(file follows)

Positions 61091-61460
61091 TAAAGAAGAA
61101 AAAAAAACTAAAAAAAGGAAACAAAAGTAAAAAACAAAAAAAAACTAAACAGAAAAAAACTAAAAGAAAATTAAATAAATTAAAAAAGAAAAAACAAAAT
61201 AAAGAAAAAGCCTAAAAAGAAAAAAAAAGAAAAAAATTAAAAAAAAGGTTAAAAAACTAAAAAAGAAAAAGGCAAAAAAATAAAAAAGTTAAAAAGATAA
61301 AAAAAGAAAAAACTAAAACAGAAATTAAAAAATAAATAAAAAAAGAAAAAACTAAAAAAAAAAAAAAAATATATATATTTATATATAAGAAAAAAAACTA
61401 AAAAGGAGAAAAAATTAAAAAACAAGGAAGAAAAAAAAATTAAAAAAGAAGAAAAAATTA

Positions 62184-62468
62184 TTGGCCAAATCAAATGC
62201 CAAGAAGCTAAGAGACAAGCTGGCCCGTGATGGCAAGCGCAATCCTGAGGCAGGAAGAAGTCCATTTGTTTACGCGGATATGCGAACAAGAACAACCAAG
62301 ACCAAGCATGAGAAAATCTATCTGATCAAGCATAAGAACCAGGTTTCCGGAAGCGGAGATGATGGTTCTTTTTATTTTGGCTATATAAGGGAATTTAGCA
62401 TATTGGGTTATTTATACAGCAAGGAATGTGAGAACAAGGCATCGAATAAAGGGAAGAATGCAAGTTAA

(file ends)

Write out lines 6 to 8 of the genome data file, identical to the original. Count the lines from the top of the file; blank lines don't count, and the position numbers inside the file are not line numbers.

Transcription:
61401 AAAAGGAGAAAAAATTAAAAAACAAGGAAGAAAAAAAAATTAAAAAAGAAGAAAAAATTA

Positions 62184-62468
62184 TTGGCCAAATCAAATGC